17. Jack Woods says:

    I’m with Matty. There’s loads of sensible literature pointing out that increased capacities makes our position worse, not better…

  18. Jack Woods says:

    Literature literature, that is!

  19. Hi Eden,

    Thanks for your response.

    (1) Perhaps I was misreading your conclusion. You write: “the correct theory of our welfare is a simple theory—one that requires *only* simple psychological capacities on the part of the subjects to which it applies” (emphasis mine).

    I initially took this to mean that, on the true theory, the building blocks of well-being will none of them involve sophisticated capacities. And if you were saying this, I thought invariabilism (the view that the same theory is true of all subjects) might be a suppressed premise. But perhaps your point was merely that the possession of certain simple capacities must be sufficient for an entity to count as a welfare-subject on the true theory of welfare. If that is all you meant, I do not disagree.

    (2) You remember correctly: the theory that I defend does not qualify as a sophisticated theory in your special sense (i.e., it does not say that all basic goods must be related to one in a way that involves a fair amount of cognitive or psychological sophistication). My theory allows that there are *some* conditions and activities that are directly beneficial / harmful for adult human persons that do not involve cognitively sophisticated capacities.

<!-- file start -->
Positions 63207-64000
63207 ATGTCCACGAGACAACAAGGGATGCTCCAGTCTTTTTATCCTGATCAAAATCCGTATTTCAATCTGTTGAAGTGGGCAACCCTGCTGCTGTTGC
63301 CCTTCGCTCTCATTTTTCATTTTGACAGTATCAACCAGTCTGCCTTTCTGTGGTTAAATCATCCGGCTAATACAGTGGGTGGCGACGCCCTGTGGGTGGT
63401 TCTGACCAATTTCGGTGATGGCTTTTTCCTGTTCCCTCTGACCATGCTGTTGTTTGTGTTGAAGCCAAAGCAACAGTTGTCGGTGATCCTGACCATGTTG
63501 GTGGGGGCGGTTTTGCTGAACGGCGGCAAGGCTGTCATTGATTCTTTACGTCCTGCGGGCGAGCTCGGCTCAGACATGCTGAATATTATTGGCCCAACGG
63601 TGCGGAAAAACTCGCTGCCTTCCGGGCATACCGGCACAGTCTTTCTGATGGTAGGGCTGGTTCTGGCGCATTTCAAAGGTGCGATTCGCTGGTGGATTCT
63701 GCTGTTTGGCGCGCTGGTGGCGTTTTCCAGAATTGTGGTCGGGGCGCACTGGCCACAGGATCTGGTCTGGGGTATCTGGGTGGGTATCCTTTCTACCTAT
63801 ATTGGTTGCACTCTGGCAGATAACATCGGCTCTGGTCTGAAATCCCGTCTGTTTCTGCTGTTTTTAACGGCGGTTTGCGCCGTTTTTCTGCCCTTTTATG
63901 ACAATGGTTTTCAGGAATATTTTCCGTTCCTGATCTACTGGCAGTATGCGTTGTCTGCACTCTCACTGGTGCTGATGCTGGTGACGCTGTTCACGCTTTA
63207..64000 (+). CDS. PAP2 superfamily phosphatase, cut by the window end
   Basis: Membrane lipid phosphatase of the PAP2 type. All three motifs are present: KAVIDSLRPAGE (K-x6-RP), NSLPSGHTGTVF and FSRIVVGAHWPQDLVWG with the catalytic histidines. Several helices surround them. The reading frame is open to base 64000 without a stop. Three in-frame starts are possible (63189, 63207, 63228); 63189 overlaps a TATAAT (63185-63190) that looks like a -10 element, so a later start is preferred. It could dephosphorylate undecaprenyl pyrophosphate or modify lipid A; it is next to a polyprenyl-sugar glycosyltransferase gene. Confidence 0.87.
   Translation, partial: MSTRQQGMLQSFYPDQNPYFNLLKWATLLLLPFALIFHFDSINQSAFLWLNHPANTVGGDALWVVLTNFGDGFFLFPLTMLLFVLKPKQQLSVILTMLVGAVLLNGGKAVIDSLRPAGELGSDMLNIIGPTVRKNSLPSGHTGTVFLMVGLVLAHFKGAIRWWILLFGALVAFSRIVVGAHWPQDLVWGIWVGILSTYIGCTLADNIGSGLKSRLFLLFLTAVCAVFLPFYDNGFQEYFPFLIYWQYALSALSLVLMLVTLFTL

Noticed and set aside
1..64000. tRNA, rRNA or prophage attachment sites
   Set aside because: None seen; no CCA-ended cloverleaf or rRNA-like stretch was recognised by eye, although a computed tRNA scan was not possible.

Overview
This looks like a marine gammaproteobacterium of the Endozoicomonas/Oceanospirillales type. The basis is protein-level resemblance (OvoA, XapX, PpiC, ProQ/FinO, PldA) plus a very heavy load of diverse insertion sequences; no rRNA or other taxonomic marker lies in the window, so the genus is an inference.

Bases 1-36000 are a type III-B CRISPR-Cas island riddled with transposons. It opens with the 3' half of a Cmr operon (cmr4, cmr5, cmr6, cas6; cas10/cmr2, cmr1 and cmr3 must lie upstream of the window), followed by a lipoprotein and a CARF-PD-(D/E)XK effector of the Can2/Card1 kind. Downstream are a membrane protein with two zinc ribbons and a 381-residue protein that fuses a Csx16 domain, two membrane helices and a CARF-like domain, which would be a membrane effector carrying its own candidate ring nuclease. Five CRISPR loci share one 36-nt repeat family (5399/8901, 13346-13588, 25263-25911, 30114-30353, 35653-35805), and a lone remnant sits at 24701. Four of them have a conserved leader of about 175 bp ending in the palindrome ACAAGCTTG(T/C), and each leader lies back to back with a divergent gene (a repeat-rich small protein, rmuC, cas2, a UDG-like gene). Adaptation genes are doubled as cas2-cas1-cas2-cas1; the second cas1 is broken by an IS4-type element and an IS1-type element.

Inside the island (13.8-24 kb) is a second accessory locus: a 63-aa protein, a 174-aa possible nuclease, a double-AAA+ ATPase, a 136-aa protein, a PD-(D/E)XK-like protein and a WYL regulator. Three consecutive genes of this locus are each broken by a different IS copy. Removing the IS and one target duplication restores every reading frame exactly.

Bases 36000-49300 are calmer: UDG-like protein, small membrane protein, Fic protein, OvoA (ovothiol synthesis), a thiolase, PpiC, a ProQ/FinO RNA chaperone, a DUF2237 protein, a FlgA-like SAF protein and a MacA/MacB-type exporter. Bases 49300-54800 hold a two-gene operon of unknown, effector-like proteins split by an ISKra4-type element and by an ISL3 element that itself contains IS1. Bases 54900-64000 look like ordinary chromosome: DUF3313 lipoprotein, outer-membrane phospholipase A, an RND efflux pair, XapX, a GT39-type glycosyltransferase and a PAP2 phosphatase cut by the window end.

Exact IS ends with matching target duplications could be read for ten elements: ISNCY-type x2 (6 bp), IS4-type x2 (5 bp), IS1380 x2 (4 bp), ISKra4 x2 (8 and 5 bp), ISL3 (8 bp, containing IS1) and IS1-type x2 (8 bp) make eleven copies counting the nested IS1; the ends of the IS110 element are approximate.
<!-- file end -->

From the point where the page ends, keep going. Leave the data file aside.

(3) That said, I think my view is still at odds with some of the claims you make, here. When certain sophisticated capacities come online and become part of one’s motivational / evaluational repertoire, I think this introduces new complications. Roughly speaking, once one is exercising one’s sophisticated capacities, it becomes necessary that one’s pleasures and lower-level drives are in harmony with one’s consciously values and judgments. In particular, it is no longer intrinsically beneficial to satisfy mere desires if their satisfaction is at odds with the realization of one’s values. More broadly, for normal adults, functioning as a valuing agent sets a condition on which lower-level forms of conation are beneficial. So the mere *acquisition* of a capacity does not introduce a new necessary condition on benefit, but the normal use of that capacity does introduce something like this.